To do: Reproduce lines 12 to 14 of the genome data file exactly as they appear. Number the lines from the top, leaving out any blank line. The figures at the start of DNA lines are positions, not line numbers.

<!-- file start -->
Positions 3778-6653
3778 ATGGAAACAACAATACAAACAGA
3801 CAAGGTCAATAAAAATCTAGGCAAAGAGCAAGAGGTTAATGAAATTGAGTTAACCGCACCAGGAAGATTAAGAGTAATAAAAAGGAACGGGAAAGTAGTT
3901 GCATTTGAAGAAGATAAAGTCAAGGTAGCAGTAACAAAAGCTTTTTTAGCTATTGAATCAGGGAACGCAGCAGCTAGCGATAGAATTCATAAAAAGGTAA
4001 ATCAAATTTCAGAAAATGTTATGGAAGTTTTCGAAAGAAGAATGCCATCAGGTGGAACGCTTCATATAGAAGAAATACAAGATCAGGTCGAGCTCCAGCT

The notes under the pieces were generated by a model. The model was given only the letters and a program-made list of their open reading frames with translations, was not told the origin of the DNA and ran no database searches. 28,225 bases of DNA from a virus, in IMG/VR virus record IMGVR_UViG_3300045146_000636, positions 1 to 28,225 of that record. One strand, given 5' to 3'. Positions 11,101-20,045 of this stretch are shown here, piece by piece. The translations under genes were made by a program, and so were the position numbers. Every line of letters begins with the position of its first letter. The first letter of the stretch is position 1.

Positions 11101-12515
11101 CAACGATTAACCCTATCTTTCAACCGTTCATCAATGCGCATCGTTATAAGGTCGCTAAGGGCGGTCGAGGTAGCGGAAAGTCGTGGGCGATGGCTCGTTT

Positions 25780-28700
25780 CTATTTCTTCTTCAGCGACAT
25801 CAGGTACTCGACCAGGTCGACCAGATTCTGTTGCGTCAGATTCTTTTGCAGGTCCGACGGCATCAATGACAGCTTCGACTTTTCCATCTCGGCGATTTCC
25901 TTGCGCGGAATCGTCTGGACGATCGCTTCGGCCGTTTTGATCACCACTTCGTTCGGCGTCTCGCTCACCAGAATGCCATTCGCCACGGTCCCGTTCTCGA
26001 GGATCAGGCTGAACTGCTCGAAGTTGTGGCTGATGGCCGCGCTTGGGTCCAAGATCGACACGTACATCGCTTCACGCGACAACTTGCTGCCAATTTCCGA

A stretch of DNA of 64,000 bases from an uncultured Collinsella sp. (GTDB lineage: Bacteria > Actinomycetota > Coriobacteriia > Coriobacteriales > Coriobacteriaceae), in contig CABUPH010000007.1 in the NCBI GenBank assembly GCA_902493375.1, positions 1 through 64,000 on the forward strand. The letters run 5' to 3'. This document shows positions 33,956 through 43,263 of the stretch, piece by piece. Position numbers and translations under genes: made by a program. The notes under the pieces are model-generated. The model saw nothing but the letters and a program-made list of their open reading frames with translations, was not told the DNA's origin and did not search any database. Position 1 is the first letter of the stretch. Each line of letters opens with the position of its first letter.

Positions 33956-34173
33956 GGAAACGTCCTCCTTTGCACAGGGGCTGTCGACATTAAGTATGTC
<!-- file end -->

25901 TTGCGCGGAATCGTCTGGACGATCGCTTCGGCCGTTTTGATCACCACTTCGTTCGGCGTCTCGCTCACCAGAATGCCATTCGCCACGGTCCCGTTCTCGA
26001 GGATCAGGCTGAACTGCTCGAAGTTGTGGCTGATGGCCGCGCTTGGGTCCAAGATCGACACGTACATCGCTTCACGCGACAACTTGCTGCCAATTTCCGA

A stretch of DNA of 64,000 bases from an uncultured Collinsella sp. (GTDB lineage: Bacteria > Actinomycetota > Coriobacteriia > Coriobacteriales > Coriobacteriaceae), in contig CABUPH010000007.1 in the NCBI GenBank assembly GCA_902493375.1, positions 1 through 64,000 on the forward strand. The letters run 5' to 3'. This document shows positions 33,956 through 43,263 of the stretch, piece by piece. Position numbers and translations under genes: made by a program. The notes under the pieces are model-generated. The model saw nothing but the letters and a program-made list of their open reading frames with translations, was not told the DNA's origin and did not search any database. Position 1 is the first letter of the stretch. Each line of letters opens with the position of its first letter.